Hey, Writerly Women. I promised -- or maybe I should say "threatened!" -- to guide us through the making of our second list: what are the areas of writing that challenge you most? Some of us had a tough time with the first list -- 10 Areas of Strength in Your Writing -- and I get the sense some of us are chomping at the proverbial bit to beat ourselves up. "Only five items?" you say. "But I could go on for pages!"
I'm not gonna let you wallow, ladies. As the Baroness of Beating Myself Up, I know whereof I speak: getting too far down that road is discouraging and defeating and leads to despair.
And there's enough of that going on, for very real reasons. Let's take a look at what Pam shared with us in a comment:
"Just yesterday, I said out loud what I've been wondering for a few years now - is it time for me to stop writing? It's not that I believe I'm a bad writer, but with all the self publishing and all the pulling back of traditional houses accepting what I write, the market is so glutted and people don't want to pay more than a couple of dollars for the novel that took me 12 years to write (which included many hours of angst and tears and paying $$ for writing getaways and all the rest) and no marketing help and telling us we have to do all the social media, etc ... it all just makes me want to cry. And yet, I have IDEAS. Good ones! And when I stop writing to do other things, after a while I feel "off" and have to sit down at the computer and pull up a manuscript. Sigh. My therapist asked me yesterday - what would it look like if I stopped writing? I really don't know."
Natasha echoed that: "Pam- I GET IT. It is soooooooo exhausting, the act of pouring yourself out there for what often feels like so little return. I constantly think of the "pearls before swine" saying, although I don't actually think the people not enjoying my work are swine. I hate feeling crushed after another rejection, or staring at my screen and wondering why it is I'm working on possibly another dead-end book when I could be writing an essay or heck, watching Netflix with my fam- I don't think I could just not write. And how much sanity does it bring me?"
Natasha and Pam are not alone. I hear this ALL the time -- sometimes even in my own head. I wish I had a perfect answer for you. I don't, but I do have some things to share that I hope will help. I'll start with a question asked by Yogiraj Achala, the author of Pigs Eat Wolves (the title alone makes you want to order it immediately, doesn't it?):
"What are you not seeing because you are seeing what you are seeing?"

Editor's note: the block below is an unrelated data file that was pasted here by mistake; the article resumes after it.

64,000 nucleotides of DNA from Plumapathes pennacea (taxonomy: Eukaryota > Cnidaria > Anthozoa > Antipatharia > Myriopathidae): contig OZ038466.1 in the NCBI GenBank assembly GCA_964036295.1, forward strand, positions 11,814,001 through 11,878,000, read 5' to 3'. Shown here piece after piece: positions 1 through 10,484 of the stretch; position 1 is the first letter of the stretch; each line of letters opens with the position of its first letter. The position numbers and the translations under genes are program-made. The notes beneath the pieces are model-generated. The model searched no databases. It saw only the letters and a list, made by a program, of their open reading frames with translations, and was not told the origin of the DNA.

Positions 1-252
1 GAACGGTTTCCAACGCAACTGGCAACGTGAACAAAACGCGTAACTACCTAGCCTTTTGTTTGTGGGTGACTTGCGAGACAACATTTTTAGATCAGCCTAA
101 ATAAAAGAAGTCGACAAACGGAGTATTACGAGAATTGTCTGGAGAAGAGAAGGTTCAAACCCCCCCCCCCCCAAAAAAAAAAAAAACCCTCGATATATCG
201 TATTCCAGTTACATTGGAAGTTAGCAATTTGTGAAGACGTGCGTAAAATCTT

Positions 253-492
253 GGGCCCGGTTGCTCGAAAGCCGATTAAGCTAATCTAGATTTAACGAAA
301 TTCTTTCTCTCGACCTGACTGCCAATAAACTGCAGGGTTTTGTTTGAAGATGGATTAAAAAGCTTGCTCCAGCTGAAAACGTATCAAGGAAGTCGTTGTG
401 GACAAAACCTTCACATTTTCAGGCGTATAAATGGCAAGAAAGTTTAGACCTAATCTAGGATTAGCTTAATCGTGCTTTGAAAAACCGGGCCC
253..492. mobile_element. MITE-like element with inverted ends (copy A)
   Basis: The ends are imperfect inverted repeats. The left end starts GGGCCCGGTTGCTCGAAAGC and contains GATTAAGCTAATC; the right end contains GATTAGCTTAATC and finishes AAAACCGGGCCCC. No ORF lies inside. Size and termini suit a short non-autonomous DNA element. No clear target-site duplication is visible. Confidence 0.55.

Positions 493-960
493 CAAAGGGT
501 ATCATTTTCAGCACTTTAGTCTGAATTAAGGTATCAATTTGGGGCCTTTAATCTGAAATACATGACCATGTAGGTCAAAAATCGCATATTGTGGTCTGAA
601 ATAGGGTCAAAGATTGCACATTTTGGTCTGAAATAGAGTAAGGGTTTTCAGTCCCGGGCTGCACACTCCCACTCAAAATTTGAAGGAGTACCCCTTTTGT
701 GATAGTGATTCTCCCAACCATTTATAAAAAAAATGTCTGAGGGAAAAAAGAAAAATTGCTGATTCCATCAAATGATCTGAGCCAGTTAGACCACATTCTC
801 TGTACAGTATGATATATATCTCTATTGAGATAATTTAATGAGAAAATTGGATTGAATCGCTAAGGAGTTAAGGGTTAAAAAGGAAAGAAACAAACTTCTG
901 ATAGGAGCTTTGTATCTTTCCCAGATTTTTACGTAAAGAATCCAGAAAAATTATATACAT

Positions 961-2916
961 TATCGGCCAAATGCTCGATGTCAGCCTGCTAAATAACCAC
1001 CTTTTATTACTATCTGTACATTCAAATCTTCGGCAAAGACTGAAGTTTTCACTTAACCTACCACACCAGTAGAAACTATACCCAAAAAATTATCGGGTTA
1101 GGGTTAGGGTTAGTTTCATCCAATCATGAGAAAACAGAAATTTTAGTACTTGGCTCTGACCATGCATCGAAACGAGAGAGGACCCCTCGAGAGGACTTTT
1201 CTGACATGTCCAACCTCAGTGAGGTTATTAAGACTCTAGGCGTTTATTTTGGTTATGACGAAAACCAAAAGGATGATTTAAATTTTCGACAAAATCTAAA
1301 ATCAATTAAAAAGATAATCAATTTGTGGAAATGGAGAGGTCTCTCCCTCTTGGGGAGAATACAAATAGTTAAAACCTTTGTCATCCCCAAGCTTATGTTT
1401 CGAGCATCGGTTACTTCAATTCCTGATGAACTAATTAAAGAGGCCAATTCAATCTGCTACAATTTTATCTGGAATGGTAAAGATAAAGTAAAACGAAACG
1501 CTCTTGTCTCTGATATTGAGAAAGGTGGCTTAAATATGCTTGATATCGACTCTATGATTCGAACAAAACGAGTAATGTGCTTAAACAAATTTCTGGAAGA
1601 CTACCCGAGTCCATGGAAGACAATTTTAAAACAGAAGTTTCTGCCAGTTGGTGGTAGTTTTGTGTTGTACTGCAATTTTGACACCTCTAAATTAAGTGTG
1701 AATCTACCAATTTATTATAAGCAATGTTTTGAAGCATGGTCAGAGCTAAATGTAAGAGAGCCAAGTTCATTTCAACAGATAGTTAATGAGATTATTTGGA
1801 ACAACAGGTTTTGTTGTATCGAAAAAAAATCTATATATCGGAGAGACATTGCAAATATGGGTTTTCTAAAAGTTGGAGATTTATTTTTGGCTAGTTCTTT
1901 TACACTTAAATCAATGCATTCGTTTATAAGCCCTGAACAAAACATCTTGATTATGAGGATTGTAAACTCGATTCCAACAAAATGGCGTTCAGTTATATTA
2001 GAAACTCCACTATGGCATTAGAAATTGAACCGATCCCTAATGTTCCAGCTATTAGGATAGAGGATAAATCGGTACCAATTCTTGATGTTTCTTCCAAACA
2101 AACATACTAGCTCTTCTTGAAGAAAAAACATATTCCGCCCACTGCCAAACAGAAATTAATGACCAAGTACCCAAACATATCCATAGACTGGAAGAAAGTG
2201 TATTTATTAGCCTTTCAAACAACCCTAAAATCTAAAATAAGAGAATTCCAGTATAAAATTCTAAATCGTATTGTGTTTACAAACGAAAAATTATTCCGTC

As we wrestle with the kinds of dilemmas we're talking about here, what are we seeing?
* We're seeing an industry that is a hot mess right now, especially in Christian publishing. Even individual publishers I respect have told me they're struggling as much as we are.
* We're seeing authors all OVER social media, posting and tweeting and Instagramming about their books, and we become nauseated at the very thought of doing that.
* Unfortunately we're also seeing the discouragement turn to jealousy and anger. One gifted writer emailed me just last week and said, "I have seen so many hurtful comments on FB within the Christian writers’ industry. I know there is only one God, but I question whether some us can be connected to the same God and believe so differently. Oh, and the meanness. Not necessarily toward me, but toward each other. I’ve had to step up on my praying and faith walk."
With all that yuck smearing our lenses it's impossible to see what's actually true. Where the hope is. Where the path lies. So what do we do when our lenses are clouded? We clean them. And if that doesn't do the job, we get new ones. Only then can we start seeing what we weren't able to before.
I don't know what that might look like for you, but here's what my vision tells me:
* Something's gotta give with this industry soon. Otherwise it's going to die. That tells me two things.
(1) We have to be ready with the best work we're capable of when the shift happens. I came in on the ground floor of the Christian fiction movement when I was in my late 30's, early 40's. Nobody was yet publishing the almost-edgy stuff I was writing, but they were ready for it. And so was I. Ten years earlier, it probably wouldn't have happened.